Thursday, March 15, 2018

Reposting THE BARD IN MANGLISH ~ Julius Caesar (Act I, Scene 2)

Who said kennot? You orways tink defler Shakespeare wankain hard to understand, so waffor you bodder to read de bladibarger? No ploblem lah – now oridi terangslated into Proper Manglish, so seemple oni. Got no space to print de hole ting, eggcerpt enough lah. Dis one from Julius Caesar. Vely famous one dis play  - got murder, got politics, but sorry lah, no sex (becos in Italy ah, got Mona Lisa but no Mona Fandey, remember her ornot, Rosmah’s infamous step-aunty?) Wen people see you reading dis dey weel tink you got cowture wan. Orait man!

Shakespearean                            Manglish
Caesar: Let me have men about me that are fat; sleek-headed men, and such as sleep o’ nights. Yond Cassius has a lean and hungry look; he thinks too much. Such men are dangerous.
Caesar: Aiseh betayuall fatty bom-bom makan all de taim one; Brylcreem your hair lah, and at night sleeping like a pig oni. Defler Cassius orways looking so skeeny like one year never eat; orways tinking too much. Aitelyu ah, dis kain of fler helluva dangerous.
Antony: Fear him not, Caesar, he’s not dangerous; he is a noble Roman, and well given.
Antony: Aiyah, Caesar, no nid to skad him one, hauken defler dangerous? He got class one, orways spik nicely and wearing stylo one.
Caesar: Would he were fatter! But I fear him not, Yet if my name were liable to fear, I do not know the man I should avoid so soon as that spare Cassius. He reads much. He is a great observer, and he looks quite through the deeds of men.

He loves no plays, as thou dost, Antony; he hears no music, seldom he smiles, and as if he mock’d himself, and scorn’d his spirit that could be mov’d to smile at anything. Such men as he be never at heart’s ease whiles they behold a greater than themselves, and therefore they are evry dangerous.

I rather tell thee what is to be fear’d than what I fear; for always I am Caesar. Come on my right hand, for this ear is deaf, and tell me truly what thou think’st of him.
Caesar: I oni weesh we can call him fatso! But ackchwurly I not skad him. Say oni lah, sahposing I am a takut fler, I woon go near dat bamboo-stick Cassius. Orways reading book, see everyting wankain oni, aitelyu nobody can blarf de bladibarger one.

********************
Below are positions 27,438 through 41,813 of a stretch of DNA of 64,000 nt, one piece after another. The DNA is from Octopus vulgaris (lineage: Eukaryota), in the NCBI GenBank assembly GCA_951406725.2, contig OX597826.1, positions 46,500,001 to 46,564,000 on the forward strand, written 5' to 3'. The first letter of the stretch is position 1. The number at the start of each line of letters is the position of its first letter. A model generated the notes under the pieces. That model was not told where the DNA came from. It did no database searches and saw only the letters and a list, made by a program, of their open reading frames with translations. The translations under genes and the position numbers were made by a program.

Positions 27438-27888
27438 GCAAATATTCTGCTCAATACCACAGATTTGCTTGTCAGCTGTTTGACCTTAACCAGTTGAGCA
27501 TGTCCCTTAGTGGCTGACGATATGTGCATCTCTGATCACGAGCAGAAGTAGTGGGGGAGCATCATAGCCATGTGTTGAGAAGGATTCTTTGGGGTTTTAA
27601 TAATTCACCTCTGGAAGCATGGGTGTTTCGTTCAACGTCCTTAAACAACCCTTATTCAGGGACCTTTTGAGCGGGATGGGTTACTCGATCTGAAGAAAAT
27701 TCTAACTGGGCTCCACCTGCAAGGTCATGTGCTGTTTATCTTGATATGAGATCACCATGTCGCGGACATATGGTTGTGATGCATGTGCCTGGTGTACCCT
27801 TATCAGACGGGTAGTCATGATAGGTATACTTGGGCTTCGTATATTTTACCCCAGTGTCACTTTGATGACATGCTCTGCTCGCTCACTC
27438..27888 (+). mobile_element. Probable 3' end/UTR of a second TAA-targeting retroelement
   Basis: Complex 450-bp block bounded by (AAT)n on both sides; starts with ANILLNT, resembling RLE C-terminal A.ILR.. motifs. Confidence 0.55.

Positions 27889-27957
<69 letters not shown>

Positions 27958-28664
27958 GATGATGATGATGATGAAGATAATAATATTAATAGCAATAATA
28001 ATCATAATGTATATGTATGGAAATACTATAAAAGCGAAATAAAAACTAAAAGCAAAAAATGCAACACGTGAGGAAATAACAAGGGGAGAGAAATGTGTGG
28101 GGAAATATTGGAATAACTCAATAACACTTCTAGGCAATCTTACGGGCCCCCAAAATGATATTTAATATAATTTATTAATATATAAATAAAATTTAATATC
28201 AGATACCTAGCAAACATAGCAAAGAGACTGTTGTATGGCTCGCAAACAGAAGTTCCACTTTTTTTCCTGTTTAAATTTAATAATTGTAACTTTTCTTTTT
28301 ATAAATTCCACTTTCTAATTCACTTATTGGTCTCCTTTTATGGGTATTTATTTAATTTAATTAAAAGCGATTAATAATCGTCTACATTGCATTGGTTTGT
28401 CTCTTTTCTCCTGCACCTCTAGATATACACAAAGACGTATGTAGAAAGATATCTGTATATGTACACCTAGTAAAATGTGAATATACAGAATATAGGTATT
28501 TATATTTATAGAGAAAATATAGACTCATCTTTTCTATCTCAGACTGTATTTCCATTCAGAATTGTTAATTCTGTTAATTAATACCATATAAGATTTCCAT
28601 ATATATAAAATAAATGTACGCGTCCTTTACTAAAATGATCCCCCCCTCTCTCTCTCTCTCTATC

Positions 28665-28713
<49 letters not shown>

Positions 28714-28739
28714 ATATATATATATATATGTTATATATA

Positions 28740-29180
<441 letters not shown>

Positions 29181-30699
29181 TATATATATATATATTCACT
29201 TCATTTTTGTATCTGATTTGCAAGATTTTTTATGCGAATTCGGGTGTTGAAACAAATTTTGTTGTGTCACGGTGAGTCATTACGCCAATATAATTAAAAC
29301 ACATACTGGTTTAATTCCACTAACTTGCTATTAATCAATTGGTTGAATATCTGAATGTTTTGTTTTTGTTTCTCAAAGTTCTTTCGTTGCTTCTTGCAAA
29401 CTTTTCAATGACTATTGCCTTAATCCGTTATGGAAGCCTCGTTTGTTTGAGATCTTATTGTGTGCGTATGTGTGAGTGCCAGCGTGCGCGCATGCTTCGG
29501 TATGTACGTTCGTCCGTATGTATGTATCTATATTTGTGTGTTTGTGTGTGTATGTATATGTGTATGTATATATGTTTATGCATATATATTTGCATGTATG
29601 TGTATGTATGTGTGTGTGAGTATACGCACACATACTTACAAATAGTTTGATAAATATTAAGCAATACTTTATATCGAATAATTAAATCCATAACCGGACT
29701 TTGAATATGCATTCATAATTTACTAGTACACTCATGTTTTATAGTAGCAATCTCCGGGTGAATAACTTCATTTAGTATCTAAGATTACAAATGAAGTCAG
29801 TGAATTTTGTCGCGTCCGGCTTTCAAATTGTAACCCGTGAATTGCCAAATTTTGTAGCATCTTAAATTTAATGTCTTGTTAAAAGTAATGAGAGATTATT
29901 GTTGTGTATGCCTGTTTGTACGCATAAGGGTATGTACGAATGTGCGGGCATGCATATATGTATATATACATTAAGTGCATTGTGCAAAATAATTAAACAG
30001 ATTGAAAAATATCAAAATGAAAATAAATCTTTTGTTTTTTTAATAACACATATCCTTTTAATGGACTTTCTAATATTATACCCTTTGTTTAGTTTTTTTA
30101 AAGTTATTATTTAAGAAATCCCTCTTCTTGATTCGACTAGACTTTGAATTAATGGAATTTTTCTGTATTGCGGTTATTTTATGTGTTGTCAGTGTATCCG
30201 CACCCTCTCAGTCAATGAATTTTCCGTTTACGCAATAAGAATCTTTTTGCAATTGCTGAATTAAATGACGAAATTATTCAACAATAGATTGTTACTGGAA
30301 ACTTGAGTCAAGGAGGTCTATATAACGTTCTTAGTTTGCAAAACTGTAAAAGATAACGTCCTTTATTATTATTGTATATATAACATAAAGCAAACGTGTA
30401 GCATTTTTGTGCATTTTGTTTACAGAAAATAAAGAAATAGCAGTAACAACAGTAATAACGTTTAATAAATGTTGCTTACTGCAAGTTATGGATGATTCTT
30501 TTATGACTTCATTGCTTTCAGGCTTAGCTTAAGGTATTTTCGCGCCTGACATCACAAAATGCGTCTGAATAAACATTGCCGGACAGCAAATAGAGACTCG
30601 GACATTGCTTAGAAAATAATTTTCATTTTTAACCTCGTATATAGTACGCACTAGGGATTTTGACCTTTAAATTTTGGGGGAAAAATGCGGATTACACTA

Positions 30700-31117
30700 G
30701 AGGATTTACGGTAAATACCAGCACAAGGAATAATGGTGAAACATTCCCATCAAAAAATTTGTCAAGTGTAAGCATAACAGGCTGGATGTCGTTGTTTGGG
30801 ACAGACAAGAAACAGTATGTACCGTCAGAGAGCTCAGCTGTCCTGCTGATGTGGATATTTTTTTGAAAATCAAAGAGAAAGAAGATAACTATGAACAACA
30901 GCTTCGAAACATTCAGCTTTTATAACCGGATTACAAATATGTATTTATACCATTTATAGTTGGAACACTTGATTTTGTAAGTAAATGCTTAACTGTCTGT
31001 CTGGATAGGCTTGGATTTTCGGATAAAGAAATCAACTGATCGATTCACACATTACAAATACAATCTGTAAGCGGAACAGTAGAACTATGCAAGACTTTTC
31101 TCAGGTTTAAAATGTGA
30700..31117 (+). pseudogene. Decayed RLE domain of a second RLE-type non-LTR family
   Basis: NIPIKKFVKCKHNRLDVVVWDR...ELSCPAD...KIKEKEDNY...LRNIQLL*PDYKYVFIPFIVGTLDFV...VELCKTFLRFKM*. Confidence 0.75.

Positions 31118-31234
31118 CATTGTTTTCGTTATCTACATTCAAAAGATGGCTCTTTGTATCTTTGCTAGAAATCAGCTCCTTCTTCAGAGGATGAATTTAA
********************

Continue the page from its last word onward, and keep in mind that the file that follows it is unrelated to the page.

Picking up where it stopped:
Never fool araun, not like you lah, Antony; he never lissen music. Seldom oni smailing, and wen he smail, like buaya oni, tweested lah, I tink maybe defler doan like himself or wat, as if oni stoopid ijiot like to smail one. Flers like dat ah, kennot relak one – until dey bekum Nombor Satu. Dat’s why aiseh very dangerous.

Oni telling you why you must wochaut lah – not to say I am skad of any barger; hauken Caesar skad, I arsk you? Eh, you come over here, my left ear got lobang kennot hear properly. Den you tell me frankly spikking wat yuting of defler.
[Sennet. Exeunt Caesar & his Train.]

Casca: You pulled me by the cloak. Would you speak with me?
[Kompang. Caesar & his Member semua keluar.]

Casca: Why you catch my sarong? You wan to tok, tok lah, doan pull my baju ok?
Brutus: Ay, Casca; tell me what hath chanc’d today, that Caesar looks so sad
Brutus: Ya, Casca; wat happen just now ah, why Caesar looking wankain teruk oni?
Casca: Why, you were with him, were you not?
Casca: I thot you saw oso wat, waffor you arsk me?
Brutus: I should not then ask Casca what had chanc’d.
Brutus: No, man, dat’s why arsking you.
Casca: Why, there was a crown offer’d him; and being offer’d him, he put it by with the back of his hand, thus; and then the people fell a-shouting.
Casca: Aiyah, people gif him chan to wear de Agong’s hat, but defler push away with his hand, like dis; and den de people bising lah.
Brutus: What was the second noise for?
Brutus: Seckand taim why dey shout?